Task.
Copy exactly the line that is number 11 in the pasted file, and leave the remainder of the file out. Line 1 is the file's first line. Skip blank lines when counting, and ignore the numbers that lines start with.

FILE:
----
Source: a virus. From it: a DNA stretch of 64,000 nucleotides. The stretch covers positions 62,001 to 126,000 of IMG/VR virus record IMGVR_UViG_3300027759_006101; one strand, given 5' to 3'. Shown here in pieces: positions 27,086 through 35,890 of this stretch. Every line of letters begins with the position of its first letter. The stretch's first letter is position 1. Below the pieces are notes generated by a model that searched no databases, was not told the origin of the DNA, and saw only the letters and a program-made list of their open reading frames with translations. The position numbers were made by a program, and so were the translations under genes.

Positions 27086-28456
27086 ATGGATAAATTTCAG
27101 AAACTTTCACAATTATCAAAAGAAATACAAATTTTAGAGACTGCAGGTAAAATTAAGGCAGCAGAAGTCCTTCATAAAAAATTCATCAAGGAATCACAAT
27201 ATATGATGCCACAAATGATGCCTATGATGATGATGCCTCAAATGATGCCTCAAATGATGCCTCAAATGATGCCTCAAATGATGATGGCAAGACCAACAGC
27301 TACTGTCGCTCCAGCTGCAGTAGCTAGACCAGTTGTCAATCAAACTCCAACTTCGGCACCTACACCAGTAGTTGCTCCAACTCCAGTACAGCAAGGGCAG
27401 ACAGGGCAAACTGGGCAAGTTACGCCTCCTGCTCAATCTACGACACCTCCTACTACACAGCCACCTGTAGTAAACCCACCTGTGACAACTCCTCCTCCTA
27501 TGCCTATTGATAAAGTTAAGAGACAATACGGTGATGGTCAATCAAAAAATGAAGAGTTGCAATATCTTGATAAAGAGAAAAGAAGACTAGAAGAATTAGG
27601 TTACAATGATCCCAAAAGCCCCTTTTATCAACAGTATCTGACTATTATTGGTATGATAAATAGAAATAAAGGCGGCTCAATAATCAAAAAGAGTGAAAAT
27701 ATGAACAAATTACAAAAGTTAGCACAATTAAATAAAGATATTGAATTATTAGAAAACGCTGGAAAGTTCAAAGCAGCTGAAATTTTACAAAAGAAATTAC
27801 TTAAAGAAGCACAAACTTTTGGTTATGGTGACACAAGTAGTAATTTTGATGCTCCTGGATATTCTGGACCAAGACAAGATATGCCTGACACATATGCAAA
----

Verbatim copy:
27801 TTAAAGAAGCACAAACTTTTGGTTATGGTGACACAAGTAGTAATTTTGATGCTCCTGGATATTCTGGACCAAGACAAGATATGCCTGACACATATGCAAA